mandag den 18. juli 2016

D&D Modular Design

I've been playing around with the thought of releasing my setting on DriveThruRPG, but what would be different from my setting compared to other settings. I then started thinking about the new campaign I might create, and decided that if I created something modular, then it would be very different from what others release.

Modular Design
Modular design is a design approach that subdivides a system into smaller parts that can be independently created and then used in different systems. I would divide a setting into three large systems: Geography, History, and Religion. Under each of these systems there would be subsystems, and each subsystem would then have a module, for example Geography could have Topography, Races, Cultures, and under Topography there would be modules for Forest, Plain, River, Desert, etc. By doing it this way, I simply create one forest module, which can then easily be adjusted by changing certain variables, such as tree type, temperature, and size. By creating modules for everything I can easily create a setting that is adjustable from DM to DM.

My Next Campaign
An example, and starting point, would be for my next campaign where a group of adventurers arrive to an ancient broken world, which they have to rebuild and repopulate. To begin with, the party arrives to this world and the rest is up to them, creating a sandbox campaign that can be easily modified to the party's desires.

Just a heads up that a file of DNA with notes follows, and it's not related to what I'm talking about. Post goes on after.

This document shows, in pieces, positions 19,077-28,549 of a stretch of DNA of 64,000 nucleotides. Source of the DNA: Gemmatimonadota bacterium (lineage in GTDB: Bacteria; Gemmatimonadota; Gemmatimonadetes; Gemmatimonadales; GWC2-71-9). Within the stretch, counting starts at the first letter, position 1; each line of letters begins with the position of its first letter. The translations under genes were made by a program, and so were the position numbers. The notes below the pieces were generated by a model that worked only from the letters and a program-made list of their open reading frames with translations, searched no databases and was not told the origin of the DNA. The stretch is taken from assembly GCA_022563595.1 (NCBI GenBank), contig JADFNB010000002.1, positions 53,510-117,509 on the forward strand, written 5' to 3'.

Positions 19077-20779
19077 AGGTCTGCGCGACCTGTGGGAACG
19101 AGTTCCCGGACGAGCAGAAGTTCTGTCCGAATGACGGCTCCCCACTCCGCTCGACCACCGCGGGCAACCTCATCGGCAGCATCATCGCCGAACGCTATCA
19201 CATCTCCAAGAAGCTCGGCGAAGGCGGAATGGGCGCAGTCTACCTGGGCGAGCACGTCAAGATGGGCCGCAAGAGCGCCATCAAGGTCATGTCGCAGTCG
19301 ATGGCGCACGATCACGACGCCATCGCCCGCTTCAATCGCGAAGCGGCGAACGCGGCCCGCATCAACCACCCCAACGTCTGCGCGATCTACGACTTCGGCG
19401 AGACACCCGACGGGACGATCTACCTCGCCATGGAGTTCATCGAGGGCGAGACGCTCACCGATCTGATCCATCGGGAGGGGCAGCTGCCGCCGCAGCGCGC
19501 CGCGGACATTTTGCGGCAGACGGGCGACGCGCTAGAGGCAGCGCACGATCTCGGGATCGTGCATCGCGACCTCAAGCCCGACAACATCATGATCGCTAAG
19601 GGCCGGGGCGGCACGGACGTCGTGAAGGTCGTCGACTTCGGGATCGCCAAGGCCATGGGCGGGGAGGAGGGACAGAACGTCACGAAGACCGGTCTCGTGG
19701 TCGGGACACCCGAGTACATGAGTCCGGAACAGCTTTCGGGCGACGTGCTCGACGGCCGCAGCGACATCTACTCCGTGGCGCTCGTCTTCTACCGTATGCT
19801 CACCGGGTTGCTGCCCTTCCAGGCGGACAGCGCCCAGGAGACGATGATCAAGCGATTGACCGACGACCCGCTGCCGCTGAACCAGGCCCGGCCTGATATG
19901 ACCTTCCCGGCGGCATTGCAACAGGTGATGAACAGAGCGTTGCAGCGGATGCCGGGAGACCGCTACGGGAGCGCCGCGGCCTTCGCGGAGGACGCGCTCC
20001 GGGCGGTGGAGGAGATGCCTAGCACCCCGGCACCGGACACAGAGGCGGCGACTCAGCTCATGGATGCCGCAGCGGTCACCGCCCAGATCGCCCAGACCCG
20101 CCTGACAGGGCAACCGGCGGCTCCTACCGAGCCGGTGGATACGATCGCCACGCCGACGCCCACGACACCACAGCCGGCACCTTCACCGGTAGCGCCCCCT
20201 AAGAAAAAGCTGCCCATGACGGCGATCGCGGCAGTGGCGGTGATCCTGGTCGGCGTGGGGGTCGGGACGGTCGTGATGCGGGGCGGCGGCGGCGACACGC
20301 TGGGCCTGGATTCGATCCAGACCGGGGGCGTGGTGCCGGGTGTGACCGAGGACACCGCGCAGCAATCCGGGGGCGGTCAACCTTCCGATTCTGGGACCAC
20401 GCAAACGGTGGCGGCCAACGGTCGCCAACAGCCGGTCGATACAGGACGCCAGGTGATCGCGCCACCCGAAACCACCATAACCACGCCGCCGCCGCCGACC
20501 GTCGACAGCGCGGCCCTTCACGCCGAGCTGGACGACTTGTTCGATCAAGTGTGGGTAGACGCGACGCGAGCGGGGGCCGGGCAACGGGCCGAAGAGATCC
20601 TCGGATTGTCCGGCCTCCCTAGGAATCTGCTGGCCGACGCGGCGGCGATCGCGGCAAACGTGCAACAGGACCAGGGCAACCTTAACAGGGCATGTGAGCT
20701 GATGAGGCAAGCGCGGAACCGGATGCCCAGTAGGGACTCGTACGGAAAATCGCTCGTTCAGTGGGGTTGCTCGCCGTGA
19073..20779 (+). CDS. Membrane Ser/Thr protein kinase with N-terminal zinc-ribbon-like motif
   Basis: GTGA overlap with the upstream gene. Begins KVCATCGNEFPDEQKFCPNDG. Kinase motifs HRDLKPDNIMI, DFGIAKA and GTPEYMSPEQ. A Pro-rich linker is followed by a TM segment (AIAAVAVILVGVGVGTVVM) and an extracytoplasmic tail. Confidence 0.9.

To start with, I look at Geography -> Topography -> Arrival and insert a module that covers how the players reach this world. A portal from another world? A teleporation circle from another part of the world? Divine intervention? Natural planar travel? I then look at Geography -> Topography -> Elemental Land and insert a module that can be modified in size, add or remove ruins, and change the element between the four basic elements, which affects the creatures and challenges they first encounter.

And finally I look at Geography -> Topography -> River and insert a corresponding river that suits the element I chose under Elemental Land. Thus I've created the setting for the first adventure where the players arrive to this ancient broken world and need to fight their way from their arrival point to a safe area where they then can figure out what they want to do in this world. I may even use this opportunity to destroy any possiblity for them to return home from whence they came, in which case they may set out on a quest to find another way home.


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